Finally, we find that chaotic flows could exist on both “large” and “small” scales. Large scale turbulence is dominated by the “flow” velocity and the uniformity thereof. In this context, “large” scale turbulence would be on a galactic scale, with “large” eddies being comparable to the size of a galaxy, which could be used to explain why galaxies are not “sheared” apart. Small scale turbulence is dominated by the viscosity of the flow, which would most likely be caused by the gravitational attraction of masses present in the region of the eddy, as mentioned previously in relation to the galactic rotation curves. The scale of a “small eddy” would be comparable to that of stellar clusters. Since these clusters are still affected by distortions in spacetime, this could explain the observed gravitational lensing caused by some stellar clusters that could not be explained by modified Newtonian dynamics (MOND) [18].

This concept can, therefore, effectively explain the major observations that lead to the introduction of dark matter, and removes the need for the existence of a massive dark matter halo about galaxies. If this theory is correct, galaxies co-located within a differentially moving frame, should all rotate in the same direction (i.e. same chirality). Additionally, when observed from an external reference frame, there should be variations in the local spacetime of a galaxy where is the observed “flow” of the surrounding galaxies.

Finally can now draw some different, interesting, conclusions from the disparity between the observed stellar mass function and the cosmological halo mass function. Using the model we propose here, the origins of galactic evolution lie not in vast halos of dark matter, but rather in the turbulence of spacetime. The turbulence itself traces back its origins to spatial and temporal variations in the motion of spacetime. If we are able to conceptualise this method of seeding galaxies, then we can also recognise that the formation of the vortices in which galaxies originate is highly dependent on the mechanics of the local spacetime. This, when interpreted simply, means that the expected distribution of galactic mass (i.e. the observed stellar mass function) should not be conformal to a simplistic power law (i.e. the cosmological halo mass function), but rather should be more complex in nature. The true distribution of vortex sizes in a field of uniform variation should be expected to be inately coupled with galactic mass. This may well explain the shape of the Schechter function, and why galactic mass function does not follow a simple power law, without the need for complex models to explain the reduction of star formation in the low and high mass dark matter halo regimes.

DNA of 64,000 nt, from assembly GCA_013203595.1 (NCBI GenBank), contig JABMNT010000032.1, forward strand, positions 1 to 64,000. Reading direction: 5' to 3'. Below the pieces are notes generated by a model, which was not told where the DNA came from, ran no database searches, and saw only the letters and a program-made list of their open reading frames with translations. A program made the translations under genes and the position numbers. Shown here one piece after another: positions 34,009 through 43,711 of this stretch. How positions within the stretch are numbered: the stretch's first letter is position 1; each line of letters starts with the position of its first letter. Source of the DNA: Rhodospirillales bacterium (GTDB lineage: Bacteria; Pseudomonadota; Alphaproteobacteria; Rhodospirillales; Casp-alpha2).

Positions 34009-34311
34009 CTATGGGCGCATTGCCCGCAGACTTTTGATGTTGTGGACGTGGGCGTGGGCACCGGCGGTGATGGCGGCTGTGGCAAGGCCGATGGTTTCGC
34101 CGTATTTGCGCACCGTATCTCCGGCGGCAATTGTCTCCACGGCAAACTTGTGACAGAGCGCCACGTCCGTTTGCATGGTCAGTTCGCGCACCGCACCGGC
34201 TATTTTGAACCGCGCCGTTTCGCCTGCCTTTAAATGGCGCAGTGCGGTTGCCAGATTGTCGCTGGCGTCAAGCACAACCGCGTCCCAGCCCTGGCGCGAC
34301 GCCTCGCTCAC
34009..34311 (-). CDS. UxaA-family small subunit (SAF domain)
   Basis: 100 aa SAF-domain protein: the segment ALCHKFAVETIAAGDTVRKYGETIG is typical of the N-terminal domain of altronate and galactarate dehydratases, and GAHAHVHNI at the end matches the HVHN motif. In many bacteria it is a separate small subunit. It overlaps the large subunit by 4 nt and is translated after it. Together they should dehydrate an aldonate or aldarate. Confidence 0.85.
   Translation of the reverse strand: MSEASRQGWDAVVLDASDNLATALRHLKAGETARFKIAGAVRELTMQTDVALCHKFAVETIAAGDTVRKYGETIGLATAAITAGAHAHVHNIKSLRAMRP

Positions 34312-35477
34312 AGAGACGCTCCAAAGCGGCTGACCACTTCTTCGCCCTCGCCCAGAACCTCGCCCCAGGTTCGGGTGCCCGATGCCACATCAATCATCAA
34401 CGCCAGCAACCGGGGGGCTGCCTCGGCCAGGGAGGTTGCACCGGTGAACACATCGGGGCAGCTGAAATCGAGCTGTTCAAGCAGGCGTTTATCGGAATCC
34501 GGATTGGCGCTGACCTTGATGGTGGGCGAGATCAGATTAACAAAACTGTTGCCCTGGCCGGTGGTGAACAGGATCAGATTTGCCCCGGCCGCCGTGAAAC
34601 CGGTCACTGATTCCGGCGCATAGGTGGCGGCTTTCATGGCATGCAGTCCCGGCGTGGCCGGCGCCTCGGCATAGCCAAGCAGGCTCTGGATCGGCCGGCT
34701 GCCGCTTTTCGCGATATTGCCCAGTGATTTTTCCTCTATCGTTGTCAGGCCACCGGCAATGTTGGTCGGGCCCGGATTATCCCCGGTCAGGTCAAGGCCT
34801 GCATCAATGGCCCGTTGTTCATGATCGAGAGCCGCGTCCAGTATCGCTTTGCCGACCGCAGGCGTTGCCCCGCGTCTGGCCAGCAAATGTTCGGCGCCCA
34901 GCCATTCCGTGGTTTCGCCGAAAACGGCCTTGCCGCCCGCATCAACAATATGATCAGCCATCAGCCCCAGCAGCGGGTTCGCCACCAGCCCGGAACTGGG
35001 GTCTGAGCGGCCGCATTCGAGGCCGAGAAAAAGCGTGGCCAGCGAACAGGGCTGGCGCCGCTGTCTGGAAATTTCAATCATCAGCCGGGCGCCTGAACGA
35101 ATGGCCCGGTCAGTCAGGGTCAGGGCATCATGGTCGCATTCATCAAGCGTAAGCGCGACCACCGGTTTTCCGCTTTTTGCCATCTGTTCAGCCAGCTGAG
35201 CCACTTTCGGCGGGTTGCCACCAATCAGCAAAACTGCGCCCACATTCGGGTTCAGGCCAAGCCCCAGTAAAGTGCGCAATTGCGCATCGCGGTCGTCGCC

As stated above, many of these conclusion are too complicated to present in any detail within this paper, of which will be presented in following papers. The purpose of this paper is to merely propose an alternate explanation for the observed effects of dark matter and a possible explanation for why dark matter is not consistent with some other theories and observation.

6. Acknowledgements

The authors would like to thank Graeme Salter, Jonathan Horner, Annant Tanna and Bradley Hansen for insightful discussions regarding the formulation of this theory. FEK would also like to thank UNSW and the ARC for financial support used during the development of this theory under grants PS27228-FRGP, PS27261-ECR and DP- 120105045.